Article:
Music of the slaves that stands on the same level as Mozart and Bach
Gospel and Spirituals — a fun service music or deep art that has its hidden meanings and nuances
The spring semester in JVLMA has surprised everyone with something truly special, and not only for the students, but also the professors and the listeners! Local choir singers were given a unique opportunity to study gospel and spirituals music in workshops with someone from the land where that music was born — USA. Somewhere inbetween the workshops and rehearsals, I’ve managed to share a cup of coffee with Derrick Fox, the very same preson who did the teaching. We discussed everything — how our local guys are managing in learning these two completely foreign music genres, what is this music all about, and about Derrick himself. He shared his vision on how the choirs should be taught, how to sing in such a way not to lose the right emotion and to pass this message on to the listener, how the music of the slaves became such a strong part of any charismatic church around the world and how it all is connected to jazz. Our conversation was accompanied by the concert of local jazz department students, so all in all it was an amazing experience.
So, what brings you to Riga?
I’m here working with the choir on African American spirituals and gospel music. So that’s been a very good opportunity to teach them something they may have only heard of, to give them a little more idea of the history behind the music, and it’s been fun introducing the music to students.
You’re working with the classical guys, right?
Yeah. We’ve been trying to figure out how to get them singing with a different sound, how to move a little more, and to understand the history behind some of the pieces. It’s not just: «Let’s snap our fingers and move», it’s actually rooted in history. There’s a purpose for why that music is upbeat, it’s supposed to help overcome a time of trial and tribulation or looking forward to a brighter future. And so when you think of it in that context, you know it’s more than just fun music. It’s a music that tells the story of lives, so it’s been really interesting introducing that aspect of African American music to the people outside the US.
What are your impressions on our local guys?
They’re doing a great job, they really are! They are open to trying new things, trying new sounds. What I’ve learned when I saw and heard the singers in the Baltic states is — most of the singing is what we call «straight toned». Well, while you sing this music you need vibrato. And so it’s been very interesting to watch the students make that transformation. It’s easier for some then it is for the others, because they’re so used to singing the music that’s embedded in your culture, they grow up as young students singing a straight tone, and now I ask them to sing with a vibrato… But they’re working on it, it’s going to be fine. I think some of them are a little scared, but then they just jump in and go for it and I go: «Hey, I told you! Trust me! I know we’ve just met, but trust me!»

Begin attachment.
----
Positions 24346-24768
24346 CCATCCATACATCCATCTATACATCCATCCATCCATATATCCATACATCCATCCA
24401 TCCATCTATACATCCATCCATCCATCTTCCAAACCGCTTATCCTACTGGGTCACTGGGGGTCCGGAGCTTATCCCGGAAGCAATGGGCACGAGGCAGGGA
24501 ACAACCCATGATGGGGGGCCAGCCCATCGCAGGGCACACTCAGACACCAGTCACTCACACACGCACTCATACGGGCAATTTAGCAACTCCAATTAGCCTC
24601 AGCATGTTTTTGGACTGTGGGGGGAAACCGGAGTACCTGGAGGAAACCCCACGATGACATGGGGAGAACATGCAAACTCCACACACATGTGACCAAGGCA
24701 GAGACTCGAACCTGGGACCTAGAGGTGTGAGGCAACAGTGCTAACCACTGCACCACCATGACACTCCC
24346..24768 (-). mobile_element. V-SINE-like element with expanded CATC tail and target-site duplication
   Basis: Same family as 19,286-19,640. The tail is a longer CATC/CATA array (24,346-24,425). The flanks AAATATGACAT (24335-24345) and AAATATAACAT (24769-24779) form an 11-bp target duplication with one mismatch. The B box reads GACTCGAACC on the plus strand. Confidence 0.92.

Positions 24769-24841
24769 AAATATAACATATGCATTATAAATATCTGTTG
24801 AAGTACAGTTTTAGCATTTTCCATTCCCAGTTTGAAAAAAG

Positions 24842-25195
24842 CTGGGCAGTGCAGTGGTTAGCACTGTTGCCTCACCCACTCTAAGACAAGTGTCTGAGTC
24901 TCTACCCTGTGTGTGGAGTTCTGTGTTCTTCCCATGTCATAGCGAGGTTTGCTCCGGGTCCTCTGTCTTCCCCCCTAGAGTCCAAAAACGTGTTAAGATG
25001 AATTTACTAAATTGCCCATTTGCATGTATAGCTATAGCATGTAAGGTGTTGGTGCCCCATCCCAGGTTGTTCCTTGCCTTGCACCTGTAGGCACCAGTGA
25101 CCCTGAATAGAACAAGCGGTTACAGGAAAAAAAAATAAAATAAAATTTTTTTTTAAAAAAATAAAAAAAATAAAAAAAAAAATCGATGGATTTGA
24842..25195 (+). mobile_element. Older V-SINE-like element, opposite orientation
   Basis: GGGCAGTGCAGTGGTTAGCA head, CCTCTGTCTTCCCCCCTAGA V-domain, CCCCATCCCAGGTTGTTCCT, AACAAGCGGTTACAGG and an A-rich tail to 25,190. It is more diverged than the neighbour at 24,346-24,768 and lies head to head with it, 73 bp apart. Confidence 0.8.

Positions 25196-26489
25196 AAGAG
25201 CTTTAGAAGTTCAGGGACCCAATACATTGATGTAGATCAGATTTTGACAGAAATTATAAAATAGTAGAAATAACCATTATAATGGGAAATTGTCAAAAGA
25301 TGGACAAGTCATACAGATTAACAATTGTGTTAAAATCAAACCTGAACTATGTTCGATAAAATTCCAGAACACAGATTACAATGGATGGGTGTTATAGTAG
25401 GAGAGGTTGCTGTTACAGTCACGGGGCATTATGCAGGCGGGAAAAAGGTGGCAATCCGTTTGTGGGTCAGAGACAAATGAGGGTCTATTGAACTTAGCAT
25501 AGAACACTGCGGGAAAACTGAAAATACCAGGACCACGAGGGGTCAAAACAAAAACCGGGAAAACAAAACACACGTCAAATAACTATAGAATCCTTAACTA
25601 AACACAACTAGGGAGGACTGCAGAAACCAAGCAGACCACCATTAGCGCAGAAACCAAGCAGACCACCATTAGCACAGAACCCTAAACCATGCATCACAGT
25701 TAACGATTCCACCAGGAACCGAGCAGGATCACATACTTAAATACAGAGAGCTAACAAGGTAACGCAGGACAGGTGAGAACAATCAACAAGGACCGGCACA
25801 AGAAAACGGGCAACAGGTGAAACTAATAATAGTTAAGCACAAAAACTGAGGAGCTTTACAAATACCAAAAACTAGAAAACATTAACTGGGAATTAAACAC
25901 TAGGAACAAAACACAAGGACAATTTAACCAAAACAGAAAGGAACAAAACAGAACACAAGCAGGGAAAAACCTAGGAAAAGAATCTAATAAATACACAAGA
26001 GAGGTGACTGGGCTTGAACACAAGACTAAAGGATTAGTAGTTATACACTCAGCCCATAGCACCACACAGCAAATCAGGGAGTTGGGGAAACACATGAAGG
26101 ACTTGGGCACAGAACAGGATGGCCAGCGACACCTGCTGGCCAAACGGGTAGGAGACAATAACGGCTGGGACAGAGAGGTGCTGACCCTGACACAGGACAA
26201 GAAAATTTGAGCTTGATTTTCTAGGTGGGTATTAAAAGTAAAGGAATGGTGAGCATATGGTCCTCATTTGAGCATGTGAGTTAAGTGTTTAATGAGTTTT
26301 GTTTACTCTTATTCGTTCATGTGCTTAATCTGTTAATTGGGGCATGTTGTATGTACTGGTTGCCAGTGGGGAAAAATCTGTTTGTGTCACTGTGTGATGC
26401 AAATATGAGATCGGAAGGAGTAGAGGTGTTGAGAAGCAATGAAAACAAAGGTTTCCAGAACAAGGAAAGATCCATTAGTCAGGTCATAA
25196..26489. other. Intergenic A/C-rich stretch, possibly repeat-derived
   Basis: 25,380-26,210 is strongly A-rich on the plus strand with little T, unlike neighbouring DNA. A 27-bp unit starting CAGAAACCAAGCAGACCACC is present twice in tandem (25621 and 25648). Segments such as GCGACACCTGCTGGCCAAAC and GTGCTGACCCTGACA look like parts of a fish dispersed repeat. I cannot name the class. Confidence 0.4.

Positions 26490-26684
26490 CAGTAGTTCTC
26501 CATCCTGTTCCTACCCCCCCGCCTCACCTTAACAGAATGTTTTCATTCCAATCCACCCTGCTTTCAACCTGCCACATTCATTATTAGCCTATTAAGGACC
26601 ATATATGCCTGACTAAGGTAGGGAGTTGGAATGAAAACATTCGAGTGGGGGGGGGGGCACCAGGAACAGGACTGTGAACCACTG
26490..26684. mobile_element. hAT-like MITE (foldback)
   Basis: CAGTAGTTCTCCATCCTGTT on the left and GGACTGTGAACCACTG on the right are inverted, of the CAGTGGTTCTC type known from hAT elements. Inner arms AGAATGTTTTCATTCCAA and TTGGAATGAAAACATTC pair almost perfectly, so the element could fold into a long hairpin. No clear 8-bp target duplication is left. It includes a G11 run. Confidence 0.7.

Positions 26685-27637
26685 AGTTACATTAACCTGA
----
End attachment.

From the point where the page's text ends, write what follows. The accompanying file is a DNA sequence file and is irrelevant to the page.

What are the challenges when you work with people who are not acquainted with this kind of music?
It’s like when you listen to jazz you think — «oh, this is fun!» But you don’t recognise all of the intricacies that are happening. When someone is improving, you don’t know that in his mind he has to know all the chord changes and he has to know all the notes that fit into that system. Same thing with gospel and African American spirituals. When you listen to it, you think: «Oh, that’s very rhythmic, they’re singing really passionate», but what you don’t know is the story behind the music and what you don’t know is the technique used in that singing. A lot of times in gospel music you would find what we call «belting» — it’s a more pop style, maybe Broadway kind of style. You have to be really careful about how you use that, especially people who come to that music from classical training, because we don’t necessarily teach operatic sopranos how to belt. So it’s really the technique behind the singing, the story behind the music, trying to make sure that people know that. You have to know what you’re singing about, so that you can project that to your audience. And if I’m singing, for example, «Wade in the water», that’s a code for the slaves to go to the river, because there’s gonna be someone to lead you to the underground world, that’s not a happy tune. You have to know what you’re singing about to not make a mockery of the music, or the lives behind the music. That’s the biggest thing, because everybody can pick up a page, read the notes, the music, the lyrics, but you don’t know the meaning behind it. And that’s why it’s just as important that we do what we do in classical music — when we teach singers arias in other languages, we make them do a word for word translation, so that they know what they’re singing about and can project the right emotion. Same thing with this music. Even though it may be in English, a language that most of us can make a way around in, you have to know the meaning behind the words, so you emote and express an appropriate emotion. That’s why this music, gospel and spirituals, is right up there along with Mozart and Bach, it requires the same amount of work.